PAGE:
J put in his time researching the project, interviewing Sedgwick’s friends and listening to hours of tape recorded conversations from the Warhol Museum archives. What he found was something deeper than the story of a rock and roll starlet who overdosed in 1971.

“Just hearing her voice when she was sparkling, effervescent, in 1965, very intelligent, compassionate, interesting, such a different persona than the only one I’d been exposed to before, which was Edie towards the end in Ciao Manhattan,” says J. “I was really struck by the difference. It was only a matter of three years or so, four years. That really informed the writing from then on, hearing that voice.”

There has always been a theatrical streak in the music J wrote for Bauhaus and Love & Rockets, something he acknowledges helped him in writing Silver for Gold. His telling of Sedgwick’s life isn’t quite a rock opera, and it’s not doggedly biographical. J imagines Sedgwick as Persephone entering hell, complete with rock band as Greek chorus.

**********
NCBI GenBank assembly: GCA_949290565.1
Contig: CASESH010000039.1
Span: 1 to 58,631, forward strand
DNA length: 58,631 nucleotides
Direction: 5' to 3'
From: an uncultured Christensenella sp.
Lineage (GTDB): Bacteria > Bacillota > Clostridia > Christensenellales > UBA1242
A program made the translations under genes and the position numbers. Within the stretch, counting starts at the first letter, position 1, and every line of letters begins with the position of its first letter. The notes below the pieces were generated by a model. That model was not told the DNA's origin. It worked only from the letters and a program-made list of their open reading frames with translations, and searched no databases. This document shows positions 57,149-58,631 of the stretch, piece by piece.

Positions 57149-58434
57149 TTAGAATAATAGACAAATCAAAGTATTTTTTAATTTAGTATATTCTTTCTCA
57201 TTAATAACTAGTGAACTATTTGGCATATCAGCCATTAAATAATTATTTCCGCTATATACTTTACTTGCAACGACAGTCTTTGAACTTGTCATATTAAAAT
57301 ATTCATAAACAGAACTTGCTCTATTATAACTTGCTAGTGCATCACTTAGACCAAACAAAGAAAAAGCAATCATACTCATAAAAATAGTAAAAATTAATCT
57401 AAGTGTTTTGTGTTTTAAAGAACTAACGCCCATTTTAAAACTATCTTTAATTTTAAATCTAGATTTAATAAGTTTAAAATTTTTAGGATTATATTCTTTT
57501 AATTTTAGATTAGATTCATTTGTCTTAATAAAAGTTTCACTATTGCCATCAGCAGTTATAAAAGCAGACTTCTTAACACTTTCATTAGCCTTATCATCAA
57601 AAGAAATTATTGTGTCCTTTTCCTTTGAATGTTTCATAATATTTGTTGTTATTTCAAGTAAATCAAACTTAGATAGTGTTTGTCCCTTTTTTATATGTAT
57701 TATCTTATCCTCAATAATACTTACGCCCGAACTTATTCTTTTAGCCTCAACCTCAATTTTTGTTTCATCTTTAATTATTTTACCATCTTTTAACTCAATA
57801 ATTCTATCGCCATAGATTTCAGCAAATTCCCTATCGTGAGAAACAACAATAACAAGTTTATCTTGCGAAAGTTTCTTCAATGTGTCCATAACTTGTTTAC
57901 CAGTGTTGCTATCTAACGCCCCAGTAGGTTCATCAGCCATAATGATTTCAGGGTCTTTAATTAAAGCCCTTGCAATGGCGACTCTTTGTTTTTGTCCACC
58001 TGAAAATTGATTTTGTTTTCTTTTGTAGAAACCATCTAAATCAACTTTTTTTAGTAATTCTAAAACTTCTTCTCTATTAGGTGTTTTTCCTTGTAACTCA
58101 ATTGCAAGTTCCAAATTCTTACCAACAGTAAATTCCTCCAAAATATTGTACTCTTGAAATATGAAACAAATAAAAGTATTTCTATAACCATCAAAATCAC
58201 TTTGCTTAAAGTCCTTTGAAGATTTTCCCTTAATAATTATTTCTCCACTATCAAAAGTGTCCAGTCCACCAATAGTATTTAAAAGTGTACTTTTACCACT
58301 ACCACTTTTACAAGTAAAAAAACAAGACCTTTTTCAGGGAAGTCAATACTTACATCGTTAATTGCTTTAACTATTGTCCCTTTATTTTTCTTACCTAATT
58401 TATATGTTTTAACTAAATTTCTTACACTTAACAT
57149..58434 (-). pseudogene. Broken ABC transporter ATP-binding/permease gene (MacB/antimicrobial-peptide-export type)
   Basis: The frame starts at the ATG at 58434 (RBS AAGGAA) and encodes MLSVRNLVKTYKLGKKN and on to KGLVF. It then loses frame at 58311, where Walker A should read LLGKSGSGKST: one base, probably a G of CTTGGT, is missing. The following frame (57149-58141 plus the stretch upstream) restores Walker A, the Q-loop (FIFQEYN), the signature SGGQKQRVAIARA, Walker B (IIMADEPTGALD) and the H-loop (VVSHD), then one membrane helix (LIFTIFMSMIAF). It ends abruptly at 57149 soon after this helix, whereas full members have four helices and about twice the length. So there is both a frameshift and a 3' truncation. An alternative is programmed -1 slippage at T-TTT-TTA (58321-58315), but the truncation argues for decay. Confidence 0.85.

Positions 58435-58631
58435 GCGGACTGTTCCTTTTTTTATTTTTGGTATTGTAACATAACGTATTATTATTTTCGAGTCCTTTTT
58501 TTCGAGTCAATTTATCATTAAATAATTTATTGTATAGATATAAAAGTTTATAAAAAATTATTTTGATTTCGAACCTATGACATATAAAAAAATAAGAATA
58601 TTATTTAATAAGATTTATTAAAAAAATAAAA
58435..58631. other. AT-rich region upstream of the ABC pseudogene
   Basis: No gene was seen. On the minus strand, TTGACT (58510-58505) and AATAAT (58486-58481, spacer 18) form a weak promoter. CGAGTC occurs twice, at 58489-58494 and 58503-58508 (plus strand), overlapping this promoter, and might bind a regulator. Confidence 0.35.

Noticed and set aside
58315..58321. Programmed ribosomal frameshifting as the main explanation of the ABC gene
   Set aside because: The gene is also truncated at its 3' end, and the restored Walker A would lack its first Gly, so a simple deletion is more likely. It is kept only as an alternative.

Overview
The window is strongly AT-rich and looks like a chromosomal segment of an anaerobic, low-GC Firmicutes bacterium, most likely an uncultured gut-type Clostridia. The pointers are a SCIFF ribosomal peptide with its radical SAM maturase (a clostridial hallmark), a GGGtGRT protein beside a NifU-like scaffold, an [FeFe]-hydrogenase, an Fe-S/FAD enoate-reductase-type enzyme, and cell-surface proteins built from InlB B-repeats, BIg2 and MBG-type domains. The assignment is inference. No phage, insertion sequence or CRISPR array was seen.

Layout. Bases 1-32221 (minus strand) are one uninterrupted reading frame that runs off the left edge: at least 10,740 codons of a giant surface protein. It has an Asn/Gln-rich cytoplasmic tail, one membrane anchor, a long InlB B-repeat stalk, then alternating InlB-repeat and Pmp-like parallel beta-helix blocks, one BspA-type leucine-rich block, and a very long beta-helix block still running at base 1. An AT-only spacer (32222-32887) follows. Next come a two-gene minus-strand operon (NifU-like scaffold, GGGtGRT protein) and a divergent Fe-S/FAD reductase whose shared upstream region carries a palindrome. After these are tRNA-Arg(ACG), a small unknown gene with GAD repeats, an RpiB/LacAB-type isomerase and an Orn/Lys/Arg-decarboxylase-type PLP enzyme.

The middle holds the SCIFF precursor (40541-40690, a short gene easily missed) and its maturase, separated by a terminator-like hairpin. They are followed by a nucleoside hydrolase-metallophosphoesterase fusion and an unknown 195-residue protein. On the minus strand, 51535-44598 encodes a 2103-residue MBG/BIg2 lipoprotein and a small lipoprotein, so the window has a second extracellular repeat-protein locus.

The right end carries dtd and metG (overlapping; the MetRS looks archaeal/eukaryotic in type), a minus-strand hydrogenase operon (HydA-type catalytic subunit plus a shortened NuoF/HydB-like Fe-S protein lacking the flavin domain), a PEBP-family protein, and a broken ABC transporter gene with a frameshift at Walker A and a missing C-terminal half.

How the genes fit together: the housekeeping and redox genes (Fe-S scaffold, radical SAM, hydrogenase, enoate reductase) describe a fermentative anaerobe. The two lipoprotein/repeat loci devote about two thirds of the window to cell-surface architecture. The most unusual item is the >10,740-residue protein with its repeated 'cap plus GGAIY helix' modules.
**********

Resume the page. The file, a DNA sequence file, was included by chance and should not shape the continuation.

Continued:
“It operates on a lot of different levels,” says J. “It’s also just using her as a device to retell a classic myth, hero’s journey, and put in other mythic elements to tie them all together. But it’s not like a straightforward biographic portrait.”

While J attempts to mount the production in different cities, he is likely to face a few ghosts of his own. Released in March, Go Away White marks the end of Bauhaus. J is cagey about the specifics of the band finally parting for good, but he feels White is a fitting final statement. “It’s funny,” he says. “It’s almost like we knew it was going to be the last one, subconsciously.”

And while plans for Love & Rockets include summer tour dates after the band’s April date at Coachella, at the time of this interview, J didn’t see the band heading into the studio. “That’s unlikely,” he says. “We’ll be happy just to play the old material.”